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The Pomona Oaks Well Contamination site is a residential community consisting of approximately 200 single family homes. Prior to 1985, all of these homes depended upon the use of shallow (50-60 foot) domestic wells utilizing the Cohansey Formation (depth 0-205 feet) for potable water supply. In 1982, residents complained to the Atlantic County Health Department (ACHD) regarding foul tasting well water, and subsequent investigation by the ACHD, the New Jersey Department of Environmental Protection (NJDEP), and the United States Environmental Protection Agency (USEPA) confirmed ground-water contamination by volatile organic compounds (most notably; benzene, 1,2-dichloroethane) at concentrations exceeding standards for drinking water. In 1983, the NJDOH performed sampling identifying significant volatilization of organic groundwater contaminants into residential indoor air through showering. Contamination at the site is not associated with any environmental media other than groundwater. In August 1985, a municipal water supply was made available to residents of the Pomona Oaks subdivision and private wells were sealed. In 1989, a new production well for the sub-development came on-line. The USEPA conducted a Remedial Investigation and Feasibility Study (RI/FS) of the site from October 1988 to March 1989. Results of the remedial investigation have indicated that ground-water contamination at the site no longer exists at concentrations constituting a public health concern. USEPA has concluded the original contamination was the result of a singular or point source release, and the contaminants have dispersed and/or biodegraded over time. A September 1990 Record of Decision (ROD) has recommended the no action alternative for the Pomona Oaks site. Based upon past exposure to site contaminants, The New Jersey Department of Health (NJDOH) and the Agency for Toxic Substances and Disease Registry (ATSDR) consider the Pomona Oaks site to have presented a public health hazard based upon past exposure. Review of the New Jersey State Cancer Registry data for Galloway Township did not reveal an elevated incidence of cancer as compared to New Jersey State rates. Currently, the site is considered a no apparent public health hazard. Should ATSDR expand the benzene subregistry of the National Exposure Registry, the Pomona Oaks site will be considered for inclusion in that subregistry. The NJDOH will contact individuals who expressed health concerns regarding past exposures to contaminated groundwater. The NJDOH will coordinate with ATSDR to determine what follow-up or resources are available to address these individuals concerns.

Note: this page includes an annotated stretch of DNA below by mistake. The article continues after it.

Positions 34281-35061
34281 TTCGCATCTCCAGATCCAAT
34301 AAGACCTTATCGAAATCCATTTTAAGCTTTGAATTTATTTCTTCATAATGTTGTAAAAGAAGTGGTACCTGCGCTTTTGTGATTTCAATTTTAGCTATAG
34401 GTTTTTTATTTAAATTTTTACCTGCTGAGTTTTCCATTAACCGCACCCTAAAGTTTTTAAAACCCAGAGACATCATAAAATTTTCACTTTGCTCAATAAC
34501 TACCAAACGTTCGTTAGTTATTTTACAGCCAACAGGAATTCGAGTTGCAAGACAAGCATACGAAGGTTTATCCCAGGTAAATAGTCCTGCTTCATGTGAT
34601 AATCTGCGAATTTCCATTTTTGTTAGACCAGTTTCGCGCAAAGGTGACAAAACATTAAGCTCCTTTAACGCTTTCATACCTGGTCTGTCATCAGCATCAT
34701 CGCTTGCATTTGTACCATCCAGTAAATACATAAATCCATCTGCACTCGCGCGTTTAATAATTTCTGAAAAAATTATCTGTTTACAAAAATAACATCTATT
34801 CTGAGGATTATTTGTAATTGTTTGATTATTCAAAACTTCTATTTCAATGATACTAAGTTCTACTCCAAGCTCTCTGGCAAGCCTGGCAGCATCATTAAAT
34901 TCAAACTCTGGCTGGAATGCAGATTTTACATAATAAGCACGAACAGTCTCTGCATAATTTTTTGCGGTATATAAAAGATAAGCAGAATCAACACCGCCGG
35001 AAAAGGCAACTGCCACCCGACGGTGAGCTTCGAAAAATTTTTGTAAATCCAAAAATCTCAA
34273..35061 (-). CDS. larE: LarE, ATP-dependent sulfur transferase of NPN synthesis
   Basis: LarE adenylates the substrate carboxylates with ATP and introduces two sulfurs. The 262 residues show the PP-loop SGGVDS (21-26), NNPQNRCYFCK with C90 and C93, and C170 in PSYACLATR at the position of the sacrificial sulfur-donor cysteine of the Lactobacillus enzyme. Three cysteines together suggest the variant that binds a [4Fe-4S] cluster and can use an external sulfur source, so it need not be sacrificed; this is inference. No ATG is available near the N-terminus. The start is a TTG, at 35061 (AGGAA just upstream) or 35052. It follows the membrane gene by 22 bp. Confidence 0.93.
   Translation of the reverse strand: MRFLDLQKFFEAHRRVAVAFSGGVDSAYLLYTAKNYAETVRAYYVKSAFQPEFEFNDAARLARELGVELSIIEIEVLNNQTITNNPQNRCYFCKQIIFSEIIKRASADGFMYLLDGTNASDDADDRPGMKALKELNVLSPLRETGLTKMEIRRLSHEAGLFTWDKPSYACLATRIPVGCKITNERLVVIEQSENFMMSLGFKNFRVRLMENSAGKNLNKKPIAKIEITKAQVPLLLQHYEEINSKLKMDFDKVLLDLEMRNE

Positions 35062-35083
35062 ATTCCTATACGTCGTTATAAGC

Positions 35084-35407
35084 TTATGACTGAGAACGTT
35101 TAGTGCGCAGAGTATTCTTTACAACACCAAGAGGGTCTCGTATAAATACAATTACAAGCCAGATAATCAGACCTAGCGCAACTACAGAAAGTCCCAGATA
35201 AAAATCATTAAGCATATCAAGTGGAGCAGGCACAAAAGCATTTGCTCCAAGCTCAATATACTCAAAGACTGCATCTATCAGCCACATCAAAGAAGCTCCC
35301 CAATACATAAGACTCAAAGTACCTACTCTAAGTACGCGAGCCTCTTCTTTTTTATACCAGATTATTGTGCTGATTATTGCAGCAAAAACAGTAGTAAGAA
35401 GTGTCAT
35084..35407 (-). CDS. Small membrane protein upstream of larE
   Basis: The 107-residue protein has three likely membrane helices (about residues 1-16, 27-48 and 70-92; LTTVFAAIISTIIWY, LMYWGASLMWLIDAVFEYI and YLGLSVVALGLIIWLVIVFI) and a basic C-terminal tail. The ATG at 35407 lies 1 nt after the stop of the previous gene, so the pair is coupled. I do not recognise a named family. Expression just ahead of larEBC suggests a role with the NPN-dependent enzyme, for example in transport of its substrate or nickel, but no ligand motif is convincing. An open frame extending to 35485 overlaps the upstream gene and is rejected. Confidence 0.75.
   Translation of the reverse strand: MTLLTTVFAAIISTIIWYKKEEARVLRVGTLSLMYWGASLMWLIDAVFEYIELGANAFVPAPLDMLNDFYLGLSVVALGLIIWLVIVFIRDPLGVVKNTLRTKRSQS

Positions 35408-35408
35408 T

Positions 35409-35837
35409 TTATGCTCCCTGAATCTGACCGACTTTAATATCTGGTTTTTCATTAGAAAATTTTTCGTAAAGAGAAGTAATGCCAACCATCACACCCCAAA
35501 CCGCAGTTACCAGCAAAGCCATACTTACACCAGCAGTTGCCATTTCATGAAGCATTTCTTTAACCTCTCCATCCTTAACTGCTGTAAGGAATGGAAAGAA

In cooperation with the New Jersey Department of Health (NJDOH), the Agency for Toxic Substances and Disease Registry (ATSDR) will evaluate the public health significance of the Pomona Oaks Well Contamination site. More specifically, ATSDR will determine whether health effects are possible and will recommend actions to reduce or prevent possible health effects. ATSDR located in Atlanta, Georgia, is a Federal agency within the U.S. Department of Health and Human Services and is authorized by the Comprehensive Environmental Response, Compensation, and Liability Act of 1980 (CERCLA) to conduct public health assessments at hazardous waste sites.

A. Site Description And History

The Pomona Oaks well contamination site is comprised of a group of approximately 200 privately owned single family homes and an adjacent shopping area in Galloway Township, Atlantic County, New Jersey (see figure 1). The site occupies approximately 354 acres and is bounded by N.J. Route 30 (White Horse Pike), Willow Ave., Jimmie Leeds Road, and Pomona Port Republic Road (see figure 2). Located within the New Jersey Pinelands Protection Area, the site is surrounded by mixed residential, limited agricultural, and undeveloped tracts. The Pomona Oaks subdivision was constructed in 1972. Residents initially relied upon private wells and septic systems, but were connected to municipal sewers in 1980 and municipal water in 1985. The Pomona Plaza shopping center is located to the northwest (along the White Horse Pike) of the site and contains various commercial establishments identified as potential responsible parties (PRP).